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Four Eye-opening Activities on Everyday Miracles

Miracles still happen today. In the midst of a world of incredible suffering and death, some people are suddenly healed, some accidents are unexplainably avoided, some needs are mysteriously met. And, most miraculous of all, some people’s hearts are transformed by the power of God.
Unlike the days when Jesus walked the earth, miracles today don’t usually happen with hundreds or thousands of people looking on. Today, they typically happen quietly-in a hospital room, along a deserted highway, or alone on a bedroom floor.
But the hope they inspire is just as powerful, and the faith they strengthen is just as real.
Miracles can strengthen kids’ faith and restore hope to people whose hearts have grown weary. Stories of miracles remind us that God is alive, and that he’s on our side in our fight for life. Miracles open our minds to the possibility, and even the expectation, of the supernatural invading our lives.
[tweet_dis]So how can you help your teenagers learn about miracles? By challenging them to open their eyes to the miracles already happening around them.[/tweet_dis] As a youth leader, you can encourage them to share with each other the miraculous experiences they’ve been exposed to and help build within them a healthy expectation for the supernatural in their lives.
Miracles are real. They don’t happen to everyone, and they don’t happen all the time (if they did, they wouldn’t be miracles). But they do happen. So help your students discover the wonder of knowing a God who performs miracles with these activities:


Set up a bulletin board in your youth meeting room, and title it “Miracle Board.” Provide 3×5 cards, pencils, and push pins. On the cards, have kids write miracles they need to occur in their lives. Have kids rate their own requests as either “minor miracles” (“I need to ace my chemistry test this week”) and “major miracles” (“My aunt needs to be healed of cancer”). After the cards are filled out, have kids pin them to the Miracle Board.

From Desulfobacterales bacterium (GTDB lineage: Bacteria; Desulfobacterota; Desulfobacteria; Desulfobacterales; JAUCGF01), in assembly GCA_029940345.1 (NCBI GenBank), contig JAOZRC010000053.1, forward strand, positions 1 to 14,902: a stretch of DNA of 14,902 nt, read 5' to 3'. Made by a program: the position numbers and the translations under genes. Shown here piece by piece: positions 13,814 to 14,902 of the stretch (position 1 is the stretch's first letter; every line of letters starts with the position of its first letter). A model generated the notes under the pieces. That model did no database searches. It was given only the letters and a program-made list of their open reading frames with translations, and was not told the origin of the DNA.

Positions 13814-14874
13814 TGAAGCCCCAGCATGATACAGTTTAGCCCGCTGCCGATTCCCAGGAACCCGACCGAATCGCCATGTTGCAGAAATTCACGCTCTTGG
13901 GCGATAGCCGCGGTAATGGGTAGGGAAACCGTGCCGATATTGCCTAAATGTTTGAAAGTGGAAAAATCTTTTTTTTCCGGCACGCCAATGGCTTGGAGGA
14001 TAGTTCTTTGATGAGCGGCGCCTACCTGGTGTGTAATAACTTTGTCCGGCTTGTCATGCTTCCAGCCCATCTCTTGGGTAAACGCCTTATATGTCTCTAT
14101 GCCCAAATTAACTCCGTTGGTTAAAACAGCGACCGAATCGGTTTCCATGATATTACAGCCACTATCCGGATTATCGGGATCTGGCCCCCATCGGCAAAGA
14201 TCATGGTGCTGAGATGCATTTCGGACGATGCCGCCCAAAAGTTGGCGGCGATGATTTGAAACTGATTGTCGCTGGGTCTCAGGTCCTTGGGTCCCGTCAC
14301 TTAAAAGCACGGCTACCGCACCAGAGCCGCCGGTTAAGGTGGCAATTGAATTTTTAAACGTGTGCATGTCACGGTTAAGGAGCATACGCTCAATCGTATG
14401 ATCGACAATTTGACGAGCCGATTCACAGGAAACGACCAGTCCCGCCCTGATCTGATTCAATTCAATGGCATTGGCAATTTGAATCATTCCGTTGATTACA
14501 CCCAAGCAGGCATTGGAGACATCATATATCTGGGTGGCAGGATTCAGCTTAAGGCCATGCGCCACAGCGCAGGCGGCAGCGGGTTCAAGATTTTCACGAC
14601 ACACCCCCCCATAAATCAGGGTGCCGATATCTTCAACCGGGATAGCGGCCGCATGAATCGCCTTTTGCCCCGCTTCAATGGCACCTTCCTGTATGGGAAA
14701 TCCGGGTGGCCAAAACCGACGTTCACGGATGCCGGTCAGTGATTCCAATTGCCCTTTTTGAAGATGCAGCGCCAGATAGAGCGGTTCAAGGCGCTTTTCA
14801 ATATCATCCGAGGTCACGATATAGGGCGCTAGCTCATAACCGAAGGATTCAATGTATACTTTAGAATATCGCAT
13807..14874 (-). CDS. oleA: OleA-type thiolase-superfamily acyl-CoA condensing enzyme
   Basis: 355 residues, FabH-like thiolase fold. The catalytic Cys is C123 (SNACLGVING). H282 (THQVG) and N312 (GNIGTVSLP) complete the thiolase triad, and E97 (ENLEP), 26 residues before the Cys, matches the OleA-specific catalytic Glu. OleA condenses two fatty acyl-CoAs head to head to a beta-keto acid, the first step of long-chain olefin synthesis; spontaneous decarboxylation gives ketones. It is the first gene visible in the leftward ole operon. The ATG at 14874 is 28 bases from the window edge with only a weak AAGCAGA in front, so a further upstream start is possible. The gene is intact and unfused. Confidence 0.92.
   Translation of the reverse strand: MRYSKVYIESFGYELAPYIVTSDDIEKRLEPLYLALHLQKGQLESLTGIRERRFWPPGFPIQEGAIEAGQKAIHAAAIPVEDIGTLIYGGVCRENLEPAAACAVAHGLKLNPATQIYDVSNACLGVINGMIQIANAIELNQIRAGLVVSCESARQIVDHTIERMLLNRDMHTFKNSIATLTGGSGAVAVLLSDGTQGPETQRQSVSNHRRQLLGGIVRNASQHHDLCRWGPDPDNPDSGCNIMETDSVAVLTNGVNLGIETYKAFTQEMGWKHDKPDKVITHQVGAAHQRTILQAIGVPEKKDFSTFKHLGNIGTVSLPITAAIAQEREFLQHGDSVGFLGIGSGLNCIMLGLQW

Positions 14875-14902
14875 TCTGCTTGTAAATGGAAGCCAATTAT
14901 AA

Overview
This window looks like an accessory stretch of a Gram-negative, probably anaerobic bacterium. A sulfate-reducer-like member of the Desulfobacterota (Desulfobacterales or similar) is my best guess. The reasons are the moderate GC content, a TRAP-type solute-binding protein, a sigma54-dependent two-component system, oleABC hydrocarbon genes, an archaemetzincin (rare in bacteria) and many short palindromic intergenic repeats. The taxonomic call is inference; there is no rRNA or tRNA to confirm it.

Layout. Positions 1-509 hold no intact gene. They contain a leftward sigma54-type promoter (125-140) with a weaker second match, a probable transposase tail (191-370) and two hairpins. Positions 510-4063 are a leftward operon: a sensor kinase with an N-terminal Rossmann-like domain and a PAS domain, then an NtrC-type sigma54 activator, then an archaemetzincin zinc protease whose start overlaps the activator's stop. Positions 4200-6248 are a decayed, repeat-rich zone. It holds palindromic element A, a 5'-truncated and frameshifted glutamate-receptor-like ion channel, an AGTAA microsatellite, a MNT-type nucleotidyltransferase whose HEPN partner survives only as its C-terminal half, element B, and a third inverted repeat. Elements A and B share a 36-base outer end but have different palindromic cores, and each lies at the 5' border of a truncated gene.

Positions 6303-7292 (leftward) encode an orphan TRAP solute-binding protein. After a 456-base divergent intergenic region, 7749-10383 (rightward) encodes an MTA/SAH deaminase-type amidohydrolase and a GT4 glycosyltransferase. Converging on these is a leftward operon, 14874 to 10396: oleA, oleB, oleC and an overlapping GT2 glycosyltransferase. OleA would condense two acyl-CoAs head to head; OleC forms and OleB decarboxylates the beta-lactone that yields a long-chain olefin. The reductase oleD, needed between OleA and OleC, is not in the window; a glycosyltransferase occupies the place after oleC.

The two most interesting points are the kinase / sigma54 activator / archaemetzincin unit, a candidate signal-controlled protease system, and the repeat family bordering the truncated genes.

At the start of each weekly meeting, have group members gather around the board and pray for the requests. Encourage kids to pray boldly but not presumptuously (that is, assuming God will do something he hasn’t promised to do).
As prayers are answered, use a red marker to write YES across the miraculous requests God fulfills, and tape those cards to the wall around the Miracle Board. Tape the NO requests around the board also, but turn them over first so the blank side is facing out.
Encourage kids to update the Miracle Board weekly by adding new requests and placing old requests appropriately on the wall. After you have a sizable collection of cards, take time out of your regular meeting to discuss the board.
*Ask: How do you feel about the number of “yes” cards on the wall? the number of blank “no” cards? Does the presence of past cards encourage you to keep asking God for minor and major miracles? Why or why not? Why doesn’t God say “yes” to all our requests for miracles? How should we respond when God says “no”? How should we respond when God says “yes”?


Arrange a time to take group members to visit a priest or monk. Ask the priest to explain the criteria the Roman Catholic Church uses in determining whether unexplained events are true miracles. Ask the priest to explain how these requisites came to be accepted in the church, and how the church goes about determining whether a particular event is a “genuine” miracle. Allow group members to ask any questions they wish concerning miracles in the church.